beloved of my soul — image from a wife (Jeremiah 11:15; Isaiah 54:5).
is unto me — is become unto Me: behaves towards Me as a lion which roars against a man, so that he withdraws from the place where he hears it: so I withdrew from My people, once beloved, but now an object of abhorrence because of their rebellious cries against Me.
speckled bird — Many translate, “a ravenous beast, the hyena”; the corresponding Arabic word means hyena; so the Septuagint. But the Hebrew always elsewhere means “a bird of prey.” The Hebrew for “speckled” is from a root “to color”; answering to the Jewish blending together with paganism the altogether diverse Mosaic ritual. The neighboring nations, birds of prey like herself (for she had sinfully assimilated herself to them), were ready to pounce upon her.
assemble beasts of field — The Chaldeans are told to gather the surrounding heathen peoples as allies against Judah (Isaiah 56:9; Ezekiel 34:5).
pastors — the Babylonian leaders (compare Jeremiah 12:12; Jeremiah 6:3).
my vineyard — (Isaiah 5:1, Isaiah 5:5).
trodden my portion — (Isaiah 63:18).
mourneth unto me — that is, before Me. Eichorn translates, “by reason of Me,” because I have given it to desolation (Jeremiah 12:7).
because no man layeth it to heart — because none by repentance and prayer seek to deprecate God‘s wrath. Or, “yet none lays it to heart”; as in Jeremiah 5:3 [Calvin].
high places — Before, He had threatened the plains; now, the hills.
wilderness — not an uninhabited desert, but high lands of pasturage, lying between Judea and Chaldea (Jeremiah 4:11).
Description in detail of the devastation of the land (Micah 6:15).
they shall be ashamed of your — The change of persons, in passing from indirect to direct address, is frequent in the prophets. Equivalent to, “Ye shall be put to the shame of disappointment at the smallness of your produce.”
Prophecy as to the surrounding nations, the Syrians, Ammonites, etc., who helped forward Judah‘s calamity: they shall share her fall; and, on their conversion, they shall share with her in the future restoration. This is a brief anticipation of the predictions in the forty-seventh, forty-eighth, and forty-ninth chapters.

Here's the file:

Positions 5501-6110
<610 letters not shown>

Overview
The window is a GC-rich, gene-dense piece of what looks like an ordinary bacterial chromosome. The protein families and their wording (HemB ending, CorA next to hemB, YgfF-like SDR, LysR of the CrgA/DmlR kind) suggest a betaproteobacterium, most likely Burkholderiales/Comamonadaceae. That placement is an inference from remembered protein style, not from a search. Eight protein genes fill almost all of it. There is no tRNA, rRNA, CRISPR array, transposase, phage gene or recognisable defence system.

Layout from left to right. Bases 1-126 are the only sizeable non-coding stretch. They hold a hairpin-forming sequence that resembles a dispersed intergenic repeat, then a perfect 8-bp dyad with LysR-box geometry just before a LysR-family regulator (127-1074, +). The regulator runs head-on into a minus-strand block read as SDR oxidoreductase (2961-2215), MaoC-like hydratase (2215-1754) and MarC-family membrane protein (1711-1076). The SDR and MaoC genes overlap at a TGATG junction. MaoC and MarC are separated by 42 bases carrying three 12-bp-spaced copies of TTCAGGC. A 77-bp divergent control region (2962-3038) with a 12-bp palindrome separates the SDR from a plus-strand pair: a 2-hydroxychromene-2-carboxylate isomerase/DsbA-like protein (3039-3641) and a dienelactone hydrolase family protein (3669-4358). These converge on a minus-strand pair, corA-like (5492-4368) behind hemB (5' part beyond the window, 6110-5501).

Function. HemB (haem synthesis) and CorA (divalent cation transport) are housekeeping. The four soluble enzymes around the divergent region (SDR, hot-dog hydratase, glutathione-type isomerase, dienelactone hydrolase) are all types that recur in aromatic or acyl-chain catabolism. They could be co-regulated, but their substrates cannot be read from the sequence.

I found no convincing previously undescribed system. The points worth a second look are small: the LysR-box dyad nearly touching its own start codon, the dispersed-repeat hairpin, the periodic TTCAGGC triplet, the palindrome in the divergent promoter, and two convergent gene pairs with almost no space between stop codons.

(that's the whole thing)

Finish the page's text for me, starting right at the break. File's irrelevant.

touch — (Zechariah 2:8).
pluck them out pluck out Judah — (Compare end of Jeremiah 12:16). During the thirteen years that the Babylonians besieged Tyre, Nebuchadnezzar, after subduing Coelo-Syria, brought Ammon, Moab, etc., and finally Egypt, into subjection [Josephus, Antiquities, 10:9.7]. On the restoration of these nations, they were to exchange places with the Jews. The latter were now in the midst of them, but on their restoration they were to be “in the midst of the Jews,” that is, as proselytes to the true God (compare Micah 5:7; Zechariah 14:16). “Pluck them,” namely, the Gentile nations: in a bad sense. “Pluck Judah”: in a good sense; used to express the force which was needed to snatch Judah from the tyranny of those nations by whom they had been made captives, or to whom they had fled; otherwise they never would have let Judah go. Previously he had been forbidden to pray for the mass of the Jewish people. But here he speaks consolation to the elect remnant among them. Whatever the Jews might be, God keeps His covenant.
A promise, applying to Judah, as well as to the nations specified (Amos 9:14). As to Moab, compare Jeremiah 48:47; as to Ammon, Jeremiah 49:6.
swear by my name — (Jeremiah 4:2; Isaiah 19:18; Isaiah 65:16); that is, confess solemnly the true God.
built — be made spiritually and temporally prosperous: fixed in sure habitations (compare Jeremiah 24:6; Jeremiah 42:10; Jeremiah 45:4; Psalm 87:4, Psalm 87:5; Ephesians 2:20, Ephesians 2:21; 1 Peter 2:5).
These files are a derivative of an electronic edition prepared from text scanned by Woodside Bible Fellowship.
This expanded edition of the Jameison-Faussett-Brown Commentary is in the public domain and may be freely used and distributed.
Jamieson, Robert, D.D.; Fausset, A. R.; Brown, David. "Commentary on Jeremiah 12". "Commentary Critical and Explanatory on the Whole Bible". https://www.studylight.org/
the Third Week after Epiphany